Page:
Friday, May 31, 2013

Rumsfeld’s Rules on Meetings

“The first consideration for meetings is whether to call one at all,” says Donald Rumsfeld in his jam-packed book of wisdom, “rules” and axioms, Rumsfeld’s Rules: Leadership Lessons in Business, Politics, War, and Life.

As the CEO of two Fortune 500 companies, White House Chief of Staff for President Gerald Ford, and Defense Secretary (twice), Rumsfeld has endured more than his fair share of meetings.  Here are several rules on “Running a Meeting” from his new book:

“Pay close attention to who is invited, and for goodness sake, avoid making meetings so large that it feels you should have rented an amphitheater.”

“The default tendency in any bureaucracy, especially in government, is to substitute discussion for decision-making. The act of calling a meeting about a problem can in some cases be confused with actually doing something.”

“If you expect people to be in on the landing, include them for the takeoff.”

Rumsfeld quotes Pat Moynihan: 
“Stubborn opposition to proposals 
often has no basis other than the complaining question, 
‘Why wasn’t I consulted?’” 

“I try to pay attention to every attendee in a meeting. I like to see how they are reacting to what is being said. Sometimes you can learn as much or more from nonverbal communication as you can from what is being articulated aloud.”

“Meetings do not have to be evitable, even if they appear on everyone’s calendar. For example, when I was the CEO of G. D. Searle, a Fortune 500 pharmaceutical company, a meeting was scheduled on a topic for which I had received the briefing paper only minutes in advance. I could have attended anyway and listened to people talk about something about which I had little understanding.  But why do that?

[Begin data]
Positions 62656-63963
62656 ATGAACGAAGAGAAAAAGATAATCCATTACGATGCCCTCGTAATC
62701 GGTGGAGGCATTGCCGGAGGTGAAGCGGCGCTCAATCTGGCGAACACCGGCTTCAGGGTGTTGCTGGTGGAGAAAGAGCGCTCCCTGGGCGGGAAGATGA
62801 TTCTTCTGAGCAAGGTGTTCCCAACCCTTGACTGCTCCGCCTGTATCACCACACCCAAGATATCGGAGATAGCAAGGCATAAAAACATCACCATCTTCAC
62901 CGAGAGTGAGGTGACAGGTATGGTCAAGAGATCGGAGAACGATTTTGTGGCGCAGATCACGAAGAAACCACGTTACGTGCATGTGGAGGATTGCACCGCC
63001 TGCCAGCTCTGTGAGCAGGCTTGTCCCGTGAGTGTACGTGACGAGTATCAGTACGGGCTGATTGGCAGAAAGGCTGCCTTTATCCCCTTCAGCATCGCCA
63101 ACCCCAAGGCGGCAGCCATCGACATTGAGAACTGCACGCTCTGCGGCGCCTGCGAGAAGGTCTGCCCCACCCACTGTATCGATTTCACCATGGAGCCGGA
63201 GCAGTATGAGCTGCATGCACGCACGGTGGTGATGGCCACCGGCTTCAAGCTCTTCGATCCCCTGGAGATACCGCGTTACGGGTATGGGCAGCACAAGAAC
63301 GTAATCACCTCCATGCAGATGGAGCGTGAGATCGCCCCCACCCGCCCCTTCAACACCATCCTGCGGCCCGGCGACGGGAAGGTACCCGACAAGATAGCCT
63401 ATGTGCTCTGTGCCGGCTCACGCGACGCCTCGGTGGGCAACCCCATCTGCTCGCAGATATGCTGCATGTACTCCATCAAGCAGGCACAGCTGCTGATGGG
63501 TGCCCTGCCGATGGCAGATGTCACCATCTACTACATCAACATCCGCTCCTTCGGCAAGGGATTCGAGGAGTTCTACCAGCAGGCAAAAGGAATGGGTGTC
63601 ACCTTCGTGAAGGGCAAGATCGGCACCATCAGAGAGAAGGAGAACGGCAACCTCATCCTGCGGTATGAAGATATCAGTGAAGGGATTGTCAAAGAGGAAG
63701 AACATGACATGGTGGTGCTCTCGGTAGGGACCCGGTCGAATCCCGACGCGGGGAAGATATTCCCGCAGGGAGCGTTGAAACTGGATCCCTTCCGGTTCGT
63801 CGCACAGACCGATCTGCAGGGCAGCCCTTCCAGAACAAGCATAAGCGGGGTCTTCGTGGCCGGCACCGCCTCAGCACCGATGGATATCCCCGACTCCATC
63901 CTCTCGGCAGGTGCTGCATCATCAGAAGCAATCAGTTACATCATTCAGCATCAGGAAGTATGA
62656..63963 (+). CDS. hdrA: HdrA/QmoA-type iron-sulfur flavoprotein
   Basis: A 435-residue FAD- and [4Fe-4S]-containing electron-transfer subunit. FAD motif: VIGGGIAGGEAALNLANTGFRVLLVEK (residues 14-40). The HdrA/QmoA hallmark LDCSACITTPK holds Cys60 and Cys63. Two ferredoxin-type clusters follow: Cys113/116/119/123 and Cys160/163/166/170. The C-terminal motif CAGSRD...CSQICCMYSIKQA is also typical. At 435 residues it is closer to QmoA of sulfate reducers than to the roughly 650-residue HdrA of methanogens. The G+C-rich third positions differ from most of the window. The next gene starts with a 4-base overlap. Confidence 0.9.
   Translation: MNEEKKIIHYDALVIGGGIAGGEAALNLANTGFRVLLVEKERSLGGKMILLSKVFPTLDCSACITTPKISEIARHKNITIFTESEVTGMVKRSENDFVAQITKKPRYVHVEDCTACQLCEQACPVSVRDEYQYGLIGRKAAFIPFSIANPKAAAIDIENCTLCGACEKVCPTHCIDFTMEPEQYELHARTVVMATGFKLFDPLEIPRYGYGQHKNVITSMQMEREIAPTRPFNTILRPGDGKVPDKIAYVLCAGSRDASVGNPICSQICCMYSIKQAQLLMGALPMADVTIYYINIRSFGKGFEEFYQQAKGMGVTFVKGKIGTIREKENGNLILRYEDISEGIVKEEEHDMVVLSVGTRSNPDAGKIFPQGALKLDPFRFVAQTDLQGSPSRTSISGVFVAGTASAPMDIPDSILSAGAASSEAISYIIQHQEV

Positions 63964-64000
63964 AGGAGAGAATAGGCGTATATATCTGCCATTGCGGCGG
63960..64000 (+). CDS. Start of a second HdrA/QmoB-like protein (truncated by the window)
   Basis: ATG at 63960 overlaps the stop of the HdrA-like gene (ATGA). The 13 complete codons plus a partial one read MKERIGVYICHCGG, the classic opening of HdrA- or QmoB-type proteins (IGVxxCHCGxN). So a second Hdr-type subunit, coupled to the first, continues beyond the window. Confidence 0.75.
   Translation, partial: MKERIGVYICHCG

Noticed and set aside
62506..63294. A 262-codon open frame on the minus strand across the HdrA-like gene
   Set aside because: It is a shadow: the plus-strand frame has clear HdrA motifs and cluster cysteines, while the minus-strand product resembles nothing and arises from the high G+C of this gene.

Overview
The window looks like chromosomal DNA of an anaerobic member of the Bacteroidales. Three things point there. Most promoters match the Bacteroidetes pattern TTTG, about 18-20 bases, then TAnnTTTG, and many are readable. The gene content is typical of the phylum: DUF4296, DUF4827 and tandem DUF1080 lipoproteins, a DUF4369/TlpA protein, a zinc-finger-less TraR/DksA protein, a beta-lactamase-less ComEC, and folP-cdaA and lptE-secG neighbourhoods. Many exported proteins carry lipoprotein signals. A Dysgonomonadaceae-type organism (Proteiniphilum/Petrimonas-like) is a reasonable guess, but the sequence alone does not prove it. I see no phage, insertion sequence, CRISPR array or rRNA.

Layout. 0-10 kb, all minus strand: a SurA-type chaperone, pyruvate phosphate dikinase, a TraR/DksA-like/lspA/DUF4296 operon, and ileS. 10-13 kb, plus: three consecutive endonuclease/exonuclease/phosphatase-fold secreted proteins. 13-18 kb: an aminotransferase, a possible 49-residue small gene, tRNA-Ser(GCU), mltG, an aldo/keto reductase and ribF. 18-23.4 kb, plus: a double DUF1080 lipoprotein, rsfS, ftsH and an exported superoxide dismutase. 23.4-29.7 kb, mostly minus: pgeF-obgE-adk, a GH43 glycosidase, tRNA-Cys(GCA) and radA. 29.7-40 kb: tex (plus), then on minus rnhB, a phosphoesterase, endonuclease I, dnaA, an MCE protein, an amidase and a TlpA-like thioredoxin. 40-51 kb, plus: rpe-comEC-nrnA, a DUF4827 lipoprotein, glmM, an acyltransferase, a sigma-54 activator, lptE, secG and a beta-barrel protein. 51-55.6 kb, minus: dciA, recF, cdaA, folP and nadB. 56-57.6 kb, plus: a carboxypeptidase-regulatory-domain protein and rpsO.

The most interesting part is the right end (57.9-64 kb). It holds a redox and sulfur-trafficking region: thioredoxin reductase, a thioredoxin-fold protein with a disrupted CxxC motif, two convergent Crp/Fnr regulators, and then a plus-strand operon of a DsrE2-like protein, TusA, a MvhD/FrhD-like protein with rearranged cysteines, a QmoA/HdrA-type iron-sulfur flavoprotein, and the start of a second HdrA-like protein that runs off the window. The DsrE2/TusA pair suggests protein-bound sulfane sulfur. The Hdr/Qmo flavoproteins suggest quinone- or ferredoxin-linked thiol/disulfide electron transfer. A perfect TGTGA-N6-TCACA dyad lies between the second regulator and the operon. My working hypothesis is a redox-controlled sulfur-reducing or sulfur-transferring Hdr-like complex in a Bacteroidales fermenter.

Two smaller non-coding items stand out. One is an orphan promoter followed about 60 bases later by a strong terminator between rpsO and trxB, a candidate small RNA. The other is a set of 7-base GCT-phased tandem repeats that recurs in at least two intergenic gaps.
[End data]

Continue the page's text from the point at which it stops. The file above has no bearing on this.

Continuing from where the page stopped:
"I canceled the meeting and set it for a later date 
when other attendees and I had time to prepare.”

I’m recommending that every board chair and CEO read the “Running a Meeting” chapter in Rumsfeld’s book. (His chapters on “Thinking Strategically” and “Planning for Uncertainty” are also excellent.) Actually, the entire book (including more than 400 rules) should be required reading!

Why? Christ-centered organizations are stewards of time, talent and treasure. Yet our “evangelical niceness” too often pushes conflict under the board table, fails to address those who are unprepared, too easily forgives those with late-arriving reports, and rarely admonishes those who are late to meetings. When is the last night you cancelled a meeting—because preparation was dismal? Elton Trueblood once said, 
“Pious shoddy is still shoddy.”

QUESTION: If you asked the Lord for a give-it-to-us-straight assessment of your last board meeting, what improvements might He suggest?

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